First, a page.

"Due to the increased speed and range, limbless crawling robots with ballistic rolling capability could be deployed more generally at a disaster site such as a tsunami aftermath. The robot can wheel to a debris field and wiggle into the danger for us."


Story Source:

The above story is based on materials provided by Institute of Physics. Note: Materials may be edited for content and length.


Journal Reference:

  1. Huai-Ti Lin, Gary G Leisk and Barry Trimmer. GoQBot: a caterpillar-inspired soft-bodied rolling robot. Bioinspir. Biomim., 6 026007 DOI: 10.1088/1748-3182/6/2/026007

Cite This Page:

Institute of Physics. "Caterpillars inspire new movements in soft robots." ScienceDaily. ScienceDaily, 27 April 2011. <www.sciencedaily.com/releases/2011/04/110426213039.htm>.
Institute of Physics. (2011, April 27). Caterpillars inspire new movements in soft robots. ScienceDaily. Retrieved October 22, 2014 from www.sciencedaily.com/releases/2011/04/110426213039.htm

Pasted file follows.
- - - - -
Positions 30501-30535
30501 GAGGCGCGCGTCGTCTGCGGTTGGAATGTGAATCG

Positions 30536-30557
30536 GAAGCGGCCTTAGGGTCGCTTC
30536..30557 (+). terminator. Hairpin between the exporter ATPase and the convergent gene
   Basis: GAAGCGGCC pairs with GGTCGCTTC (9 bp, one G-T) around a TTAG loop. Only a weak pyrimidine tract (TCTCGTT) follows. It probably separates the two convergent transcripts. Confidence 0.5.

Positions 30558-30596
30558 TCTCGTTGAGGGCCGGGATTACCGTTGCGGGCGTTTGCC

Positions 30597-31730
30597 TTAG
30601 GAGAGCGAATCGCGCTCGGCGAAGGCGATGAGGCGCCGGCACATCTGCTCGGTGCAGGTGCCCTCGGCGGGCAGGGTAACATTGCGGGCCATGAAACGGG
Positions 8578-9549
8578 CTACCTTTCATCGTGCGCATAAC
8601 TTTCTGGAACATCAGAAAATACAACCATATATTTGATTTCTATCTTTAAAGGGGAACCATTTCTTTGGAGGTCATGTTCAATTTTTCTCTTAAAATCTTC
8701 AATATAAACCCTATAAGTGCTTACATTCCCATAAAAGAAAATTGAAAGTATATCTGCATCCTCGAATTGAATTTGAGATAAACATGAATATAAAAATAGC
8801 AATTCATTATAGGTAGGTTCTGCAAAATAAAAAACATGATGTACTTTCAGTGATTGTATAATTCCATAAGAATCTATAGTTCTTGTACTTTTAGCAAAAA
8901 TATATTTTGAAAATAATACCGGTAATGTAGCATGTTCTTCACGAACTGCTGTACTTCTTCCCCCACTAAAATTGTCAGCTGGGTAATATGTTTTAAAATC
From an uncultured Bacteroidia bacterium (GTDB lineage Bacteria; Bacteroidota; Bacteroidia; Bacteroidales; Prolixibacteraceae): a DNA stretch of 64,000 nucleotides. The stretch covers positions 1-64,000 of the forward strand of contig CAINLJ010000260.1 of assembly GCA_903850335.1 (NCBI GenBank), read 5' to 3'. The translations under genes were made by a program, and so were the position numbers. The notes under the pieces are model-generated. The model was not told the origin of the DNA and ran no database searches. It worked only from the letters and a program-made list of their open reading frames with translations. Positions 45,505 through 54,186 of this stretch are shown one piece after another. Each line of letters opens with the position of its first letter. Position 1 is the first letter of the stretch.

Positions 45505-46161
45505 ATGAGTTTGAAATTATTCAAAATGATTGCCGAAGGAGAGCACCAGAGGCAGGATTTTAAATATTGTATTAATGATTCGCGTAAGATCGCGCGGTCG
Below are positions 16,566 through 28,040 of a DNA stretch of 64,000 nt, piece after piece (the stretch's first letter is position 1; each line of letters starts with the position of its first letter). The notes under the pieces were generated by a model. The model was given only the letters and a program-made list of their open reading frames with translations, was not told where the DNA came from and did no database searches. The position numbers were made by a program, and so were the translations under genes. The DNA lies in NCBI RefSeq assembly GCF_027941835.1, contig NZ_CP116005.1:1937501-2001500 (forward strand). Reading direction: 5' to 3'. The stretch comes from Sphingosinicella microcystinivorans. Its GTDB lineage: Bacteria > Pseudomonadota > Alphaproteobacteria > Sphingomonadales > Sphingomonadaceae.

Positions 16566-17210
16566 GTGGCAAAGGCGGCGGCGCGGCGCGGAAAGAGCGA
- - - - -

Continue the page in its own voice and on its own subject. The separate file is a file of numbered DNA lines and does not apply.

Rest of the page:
Institute of Physics. "Caterpillars inspire new movements in soft robots." ScienceDaily. www.sciencedaily.com/releases/2011/04/110426213039.htm (accessed October 22, 2014).

Share This



More Computers & Math News

Wednesday, October 22, 2014

Featured Research

from universities, journals, and other organizations


Featured Videos

from AP, Reuters, AFP, and other news services

Thanks, Marty McFly! Hoverboards Could Be Coming In 2015

Thanks, Marty McFly! Hoverboards Could Be Coming In 2015

Newsy (Oct. 21, 2014) If you've ever watched "Back to the Future Part II" and wanted to get your hands on a hoverboard, well, you might soon be in luck. Video provided by Newsy
Powered by NewsLook.com
Robots to Fly Planes Where Humans Can't

Robots to Fly Planes Where Humans Can't

Reuters - Innovations Video Online (Oct. 21, 2014) Researchers in South Korea are developing a robotic pilot that could potentially replace humans in the cockpit. Unlike drones and autopilot programs which are configured for specific aircraft, the robots' humanoid design will allow it to fly any type of plane with no additional sensors. Ben Gruber reports. Video provided by Reuters